I have been posting a series of “Truisms About Grief” that I received from fellow grieving dad and friend, Charlie Schmidtke.  I met Charlie as part of this grieving dads project.  Please share your thoughts or stories regarding this subject.

It is crucial to give your loved one’s story a voice.  It is important to develop a willingness and ability to talk about your loved one’s life and about your feelings about them.  Too many parents, spouses, siblings, etc. are left voiceless once “normal” living is supposed to return.  Other people seem to impose an unfair timetable and seem to take away the grieving person’s need to talk about her loved one, or to hear his name being used.  For those people who have not found their “voice” yet, I would encourage you to participate in a professionally sponsored grief group, so you will learn how to speak about your loved one’s story with others who are willing to listen.  For those of you who have learned to give “voice” to his story do not apologize for speaking.  Of course there will be people and situations that will make telling the story difficult, if not impossible.  Make sure you have friends or someone else who will truly continue to listen to the story and share in the meaning of what you have to say.  This need should never cease.  Be willing to listen to others’ stories too.  Accept the fact that there will be times when you do not feel like talking or sharing your experiences.  You may feel empty or that “what else is there to say”.  These feelings are normal and may pass.  If not, consider the possibility that you are becoming clinically depressed and need professional assistance.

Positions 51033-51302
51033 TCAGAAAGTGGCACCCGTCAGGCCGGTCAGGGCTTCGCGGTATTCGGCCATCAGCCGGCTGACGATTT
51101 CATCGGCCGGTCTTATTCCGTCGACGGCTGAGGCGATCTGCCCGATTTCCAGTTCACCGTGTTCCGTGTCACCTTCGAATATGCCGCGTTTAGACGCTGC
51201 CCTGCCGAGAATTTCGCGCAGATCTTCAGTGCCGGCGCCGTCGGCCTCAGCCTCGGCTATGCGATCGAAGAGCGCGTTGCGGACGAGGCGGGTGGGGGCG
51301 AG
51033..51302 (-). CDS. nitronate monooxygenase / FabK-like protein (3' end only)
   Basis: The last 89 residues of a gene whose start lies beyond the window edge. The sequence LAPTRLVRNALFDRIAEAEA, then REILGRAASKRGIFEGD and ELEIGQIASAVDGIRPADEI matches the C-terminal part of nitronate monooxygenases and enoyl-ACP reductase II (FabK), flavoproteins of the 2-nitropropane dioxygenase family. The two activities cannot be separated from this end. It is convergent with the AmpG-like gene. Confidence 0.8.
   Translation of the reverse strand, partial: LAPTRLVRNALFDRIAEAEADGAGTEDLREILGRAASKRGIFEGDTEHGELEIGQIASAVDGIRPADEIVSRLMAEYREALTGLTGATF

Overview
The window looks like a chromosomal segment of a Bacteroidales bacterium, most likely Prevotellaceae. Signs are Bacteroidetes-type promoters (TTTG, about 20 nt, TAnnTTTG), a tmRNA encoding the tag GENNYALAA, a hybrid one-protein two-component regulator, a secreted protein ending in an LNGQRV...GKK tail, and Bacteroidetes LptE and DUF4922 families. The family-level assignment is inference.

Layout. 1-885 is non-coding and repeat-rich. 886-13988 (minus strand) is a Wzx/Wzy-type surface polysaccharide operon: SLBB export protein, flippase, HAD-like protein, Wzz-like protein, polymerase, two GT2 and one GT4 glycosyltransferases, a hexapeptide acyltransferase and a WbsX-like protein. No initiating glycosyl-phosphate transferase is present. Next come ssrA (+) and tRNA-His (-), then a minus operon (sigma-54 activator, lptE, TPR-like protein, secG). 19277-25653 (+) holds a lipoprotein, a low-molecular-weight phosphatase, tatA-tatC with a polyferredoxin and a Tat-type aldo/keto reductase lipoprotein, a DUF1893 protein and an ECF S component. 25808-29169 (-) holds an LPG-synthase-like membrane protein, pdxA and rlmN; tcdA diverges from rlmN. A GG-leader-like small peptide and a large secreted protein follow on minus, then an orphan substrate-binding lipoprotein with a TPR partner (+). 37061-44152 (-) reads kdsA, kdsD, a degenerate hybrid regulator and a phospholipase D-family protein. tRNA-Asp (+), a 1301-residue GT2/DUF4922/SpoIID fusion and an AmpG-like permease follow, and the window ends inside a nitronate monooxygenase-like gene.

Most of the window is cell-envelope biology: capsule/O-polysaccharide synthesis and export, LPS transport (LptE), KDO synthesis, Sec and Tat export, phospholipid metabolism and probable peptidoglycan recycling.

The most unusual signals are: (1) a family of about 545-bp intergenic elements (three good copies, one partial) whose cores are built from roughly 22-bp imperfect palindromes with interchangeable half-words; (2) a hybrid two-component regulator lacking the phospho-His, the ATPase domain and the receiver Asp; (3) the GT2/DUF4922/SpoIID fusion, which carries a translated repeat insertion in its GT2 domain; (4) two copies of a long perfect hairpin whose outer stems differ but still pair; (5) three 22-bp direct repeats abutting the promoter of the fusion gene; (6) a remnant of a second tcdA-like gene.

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  • I am so thankful to have found your blog. I will share it with my husband. We lost our daughter, Adrienne, in 1992 to SIDS and then our son, Nick, to brain cancer in 2008. Since losing Nick we have started a foundation (www.nicholasyancynischanfoundation.blogspot.com) and one of the ministries of the foundation is to send Adrienne’s Angel Memory Boxes to other grieving families when we hear of the loss of another child. Being able to reach out has helped us not to close out the hurting world around us.

    I write often of my grief on my blog, but I am thankful to find your blog and will add it to my blogroll for my husband!

    God bless your ministry here!

    tammy nischan

    • Tammy,

      I am thankful you found this blog and are willing to share it with your husband and on your blog.

      So very sorry for the death of your daughter Adrienne and your son Nick. The work you are doing to honor your children. I am confident the recipients of these memory boxes find comfort in your compassion.



  • I seemed to know early on that Rachel’s story was WAY to BIG to try to tell other people. I felt like if I couldn’t tell her story and do it justice without 24 hours to do it. I remember feeling frustrated until I had a couple of ideas. First, I developed a coffee table book from an internet site of her photos, poems, art, journal entries and sketches. Second, we established a scholarship fund and had a website developed to “tell her story”. The website is http://www.rachelchristen.com . This begins to do justice to her story and I look forward to pointing people who did not know her to it to be blessed by who she was.

    • Steve,

      As always, thank you for sharing your thoughts and stories. They help the many that visit this blog.



  • Others often do have a schedule for our grief..”It’s been 3/6/12 months” SEZ WHO I say to that

    • Martine – Says who is correct. This has to be done on your own time and schedule, not someone else’s.

      Thanks for you thoughts.